NOTE THIS POST IS OUT OF DATE. Please see starting-with-codesys-on-raspberry-pi
I’ve finally decided to give CODESYS a try on the Raspberry PI. This post tracks what I had to do to get CODESYS functioning, I’ll post more on sample projects in the future.
First of all, my setup: I’m running a fresh install of Windows 8.1 x64 in a virtual machine hosted on vmware Fusion on a Macbook Pro. I have a Raspberry Pi 2 connected by ethernet on my local network, the virtual machine is bridged so that it is on the same subnet as the Raspberry Pi. I am using an 8Gb SanDisk Ultra microSDHC card.
Installing CODESYS on Windows
I downloaded CODESYS V3.5 SP6 Patch 3 from CODESYS download area (You need to register, but then the download is free). I then ran the installer accepting all defaults.
CODESYS on the Raspberry PI
CODESYS for the Raspberry PI is available as a free download from the CODEYS store, again you have to register to get access, and again this is free. I downloaded CODESYS_Control_for_Raspberry_PI.zip, and unzipped it to give me a folder with the following content.
Installation basically consists of two parts, firstly updating the CODESYS IDE with a package to add support for the Raspberry Pi, and secondly loading a runtime image onto an SDCard.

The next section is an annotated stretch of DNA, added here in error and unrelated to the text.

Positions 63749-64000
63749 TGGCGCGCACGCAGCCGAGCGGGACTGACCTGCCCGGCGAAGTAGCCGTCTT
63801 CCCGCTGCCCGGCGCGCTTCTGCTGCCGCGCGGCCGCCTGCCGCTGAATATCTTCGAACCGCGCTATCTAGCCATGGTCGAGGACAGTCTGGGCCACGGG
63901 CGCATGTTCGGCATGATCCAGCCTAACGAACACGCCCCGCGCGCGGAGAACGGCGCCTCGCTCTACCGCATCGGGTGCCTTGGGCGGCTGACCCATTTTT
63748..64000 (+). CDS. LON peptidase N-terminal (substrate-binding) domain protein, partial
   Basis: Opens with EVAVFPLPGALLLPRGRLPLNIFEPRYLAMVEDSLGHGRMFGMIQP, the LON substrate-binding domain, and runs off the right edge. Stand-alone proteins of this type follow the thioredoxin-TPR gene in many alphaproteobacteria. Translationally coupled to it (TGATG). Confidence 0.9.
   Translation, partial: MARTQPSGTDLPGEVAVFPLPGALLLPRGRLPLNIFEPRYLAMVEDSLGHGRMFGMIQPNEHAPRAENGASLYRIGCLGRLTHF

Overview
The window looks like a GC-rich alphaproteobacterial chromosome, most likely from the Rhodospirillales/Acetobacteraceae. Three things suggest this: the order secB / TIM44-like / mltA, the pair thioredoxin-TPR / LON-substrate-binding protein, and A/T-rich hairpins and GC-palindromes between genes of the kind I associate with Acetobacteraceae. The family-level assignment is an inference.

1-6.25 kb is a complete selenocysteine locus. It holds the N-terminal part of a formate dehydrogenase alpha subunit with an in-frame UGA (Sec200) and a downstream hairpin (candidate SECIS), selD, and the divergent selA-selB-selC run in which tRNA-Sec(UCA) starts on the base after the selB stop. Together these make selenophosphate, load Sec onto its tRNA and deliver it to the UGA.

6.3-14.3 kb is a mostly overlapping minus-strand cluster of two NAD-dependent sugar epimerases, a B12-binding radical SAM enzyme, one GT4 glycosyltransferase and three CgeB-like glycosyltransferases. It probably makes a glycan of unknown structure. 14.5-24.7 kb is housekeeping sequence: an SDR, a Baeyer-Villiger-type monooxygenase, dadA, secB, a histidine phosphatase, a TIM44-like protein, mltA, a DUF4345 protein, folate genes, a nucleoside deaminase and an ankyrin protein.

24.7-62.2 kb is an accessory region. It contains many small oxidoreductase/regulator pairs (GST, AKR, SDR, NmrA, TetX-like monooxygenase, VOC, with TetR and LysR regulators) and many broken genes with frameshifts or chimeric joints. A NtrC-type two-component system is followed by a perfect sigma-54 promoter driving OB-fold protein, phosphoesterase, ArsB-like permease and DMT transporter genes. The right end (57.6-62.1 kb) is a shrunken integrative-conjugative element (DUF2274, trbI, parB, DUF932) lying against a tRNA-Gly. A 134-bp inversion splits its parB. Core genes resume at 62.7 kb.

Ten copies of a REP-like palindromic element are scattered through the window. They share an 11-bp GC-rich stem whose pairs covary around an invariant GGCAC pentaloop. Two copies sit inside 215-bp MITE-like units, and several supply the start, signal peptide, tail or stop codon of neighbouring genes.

Installing the package
I launched CODESYS V3.5 SP6 Patch 3 from the link on the windows desktop, selected the Standard environment when prompted. I then launched the Package Manager from Tools/PackageManager… I then selected Install… and browsed to the CODESYS_Control_for_Raspberry_PI package,
I then accepted the license agreement and all defaults
(Take a note of the target directory), Allow UAC to make changes.
Loading the Image
Following the advice in the product data sheet I downloaded and installed Win32diskimager 0.9.5 from http://sourceforge.net/projects/win32diskimager/. I plugged the microSDHC card into an SDCard carrier and then plugged this into a USB SDCard reader (The internal SDXC slot on my MacBook is not recognised by vmware Fusion, see vmware kb1035825). I then launched Win32DiskImager, and browsed to codesysrasp35620.img in the directory I had previously unzipped, selected device G: which corresponds to the SDCard, and clicked Write.
I then plugged the card into my Raspberry Pi and powered it on. Notice in the startup messages
At the login prompt I entered the default credentials, username pi, password raspberry.
I chose at this point to expand the filesystem to fill the available space on the card, so at the command prompt
I selected the option to Expand Filesystem, then tabbed to Finish and rebooted.
Testing the Installation
I then selected the Device and programming language I wished to use.